Wednesday, November 18, 2009

The Perfect Pie Crust

Pie crust: that mystic endeavor that all of our grandmothers seem to have down pat, but is somehow lost on the next few generations. People tip toe around the process, avoiding the risk at all cost, resorting to frozen ready-made crusts, or worse yet, skipping out on pie completely- all for fear of the crust.

In making pie crusts, recipes (and cooking shows) advise to proceed with caution, and for those of you who have taken the leap, you probably know why. Pie crust gone wrong is not a pleasant thing to eat, something along the lines of hardtack.

It doesn’t have a lot ingredients or steps, but it does have a fair amount of room for error.

I did a ton of research, and I uncovered a million little tricks, most of which proved completely superfluous. A few of them however, really make a difference.

These tweaks shorten the margin of error a smidgen. For instance the cornmeal adds a kind of faint almost imperceptible crunch, adding significantly to a sensation of flakiness, but despite my tweaks, there’s still fair amount of trial and error required. Keep in mind its important to keep ALL of your ingredients cold, as it limits how the fat is incorporated into the dry ingredients (imperative to flakiness)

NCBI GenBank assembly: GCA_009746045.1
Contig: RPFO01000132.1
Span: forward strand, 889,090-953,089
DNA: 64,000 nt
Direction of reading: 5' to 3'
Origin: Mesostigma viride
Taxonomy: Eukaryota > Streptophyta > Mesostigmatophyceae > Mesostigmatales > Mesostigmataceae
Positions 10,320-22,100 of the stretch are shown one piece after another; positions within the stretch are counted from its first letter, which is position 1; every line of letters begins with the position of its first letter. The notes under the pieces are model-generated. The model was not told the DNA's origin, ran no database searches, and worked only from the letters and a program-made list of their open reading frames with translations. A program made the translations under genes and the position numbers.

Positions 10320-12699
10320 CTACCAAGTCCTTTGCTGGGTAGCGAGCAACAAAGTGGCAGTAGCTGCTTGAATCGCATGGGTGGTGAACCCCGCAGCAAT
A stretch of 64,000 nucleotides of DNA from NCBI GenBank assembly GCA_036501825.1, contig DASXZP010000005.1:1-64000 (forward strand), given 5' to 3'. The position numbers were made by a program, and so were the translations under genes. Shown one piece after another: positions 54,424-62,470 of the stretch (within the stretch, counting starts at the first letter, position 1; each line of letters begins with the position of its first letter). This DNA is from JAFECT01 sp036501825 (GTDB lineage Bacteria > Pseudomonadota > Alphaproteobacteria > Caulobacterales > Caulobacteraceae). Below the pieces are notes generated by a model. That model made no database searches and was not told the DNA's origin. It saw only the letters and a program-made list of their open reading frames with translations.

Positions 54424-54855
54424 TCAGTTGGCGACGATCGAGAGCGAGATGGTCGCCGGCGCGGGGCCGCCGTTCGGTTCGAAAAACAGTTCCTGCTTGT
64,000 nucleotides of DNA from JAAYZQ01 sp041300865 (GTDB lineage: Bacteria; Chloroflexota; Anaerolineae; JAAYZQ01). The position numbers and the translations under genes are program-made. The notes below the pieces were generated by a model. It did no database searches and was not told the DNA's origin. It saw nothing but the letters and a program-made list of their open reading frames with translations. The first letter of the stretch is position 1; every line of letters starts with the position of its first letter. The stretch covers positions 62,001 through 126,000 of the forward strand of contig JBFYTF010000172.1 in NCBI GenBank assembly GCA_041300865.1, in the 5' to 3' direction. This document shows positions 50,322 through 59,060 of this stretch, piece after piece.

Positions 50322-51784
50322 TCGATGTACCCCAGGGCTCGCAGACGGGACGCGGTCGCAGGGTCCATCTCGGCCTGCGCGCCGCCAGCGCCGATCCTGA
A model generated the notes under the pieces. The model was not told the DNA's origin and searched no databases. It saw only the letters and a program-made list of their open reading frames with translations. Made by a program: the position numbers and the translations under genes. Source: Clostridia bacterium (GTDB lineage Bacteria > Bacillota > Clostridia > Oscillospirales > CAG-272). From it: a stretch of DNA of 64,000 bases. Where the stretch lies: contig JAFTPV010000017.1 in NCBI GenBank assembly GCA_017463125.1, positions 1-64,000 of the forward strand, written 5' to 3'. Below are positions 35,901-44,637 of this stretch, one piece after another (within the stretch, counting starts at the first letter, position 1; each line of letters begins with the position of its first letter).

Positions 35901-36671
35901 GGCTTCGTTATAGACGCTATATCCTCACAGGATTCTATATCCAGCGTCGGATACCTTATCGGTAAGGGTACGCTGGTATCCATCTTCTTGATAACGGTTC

And don't let a failed attempt get you down, when you master the pie crust, you can do anything.

So prepare yourself, here we go:

1 ½ cups All purpose Flour

½ cup Fine ground corn meal

½ cup Whole Wheat Flour

1 tbsp Sugar

1 tsp Salt

½ lb. Butter, unsalted (2 sticks), cut into ¼ tbsp pieces and tossed in flour

5 tbsps Ice water (+ more as needed)

Optional: 1 cup of grated sharp cheddar cheese

1. Pulsing in a food processor, mix the dry ingredients well. Stick the whole bowl for the food processor in the fridge.

2. Once chilled, put the bowl back on its base. Separate the prepared butter in half, add it to the processor and, again in pulses, buzz until almost completely incorporated. It should look a little sandy.

3. Now separate the remaining butter in half again. Pulse in the first half until slightly incorporated (pea sized pieces), then pulse in the remaining butter until barely incorporated at all.

4. This is the important step, don’t add too much moisture! Also this is where you’d add the grated cheddar it you're going to.

Transfer this mixture to a bowl, using a plain tablespoon sprinkle about three spoons of water (the spoons for measuring tend to drop big splashes of water, you don’t want that) using your hand lightly toss the dough. Add the remaining water and toss lightly but thoroughly. Squeeze a portion of the mix in your hand, if it clumps together, your pie crust is ready.

{Alton Brown actually uses a spritzer in this step, I love this concept as it perfectly and evenly distributes the least amount of moisture needed)

5. Separate the mix into halves and pack them into fat discs. Wrap the dough balls individually in plastic and stick them in the fridge for at least an hour. (this resting time allows the moisture to distribute evenly)

Thaw them out before rolling.

Your perfect pie crust is ready to go.

***If you're really into this, you should watch this 2 part video.

Alton Brown breaks the whole idea of crust down and discusses options. By far the best resource I found in my search.

For those of you that don't get the news letter, the final destination for this crust (with the cheddar) was a chicken pot pie.

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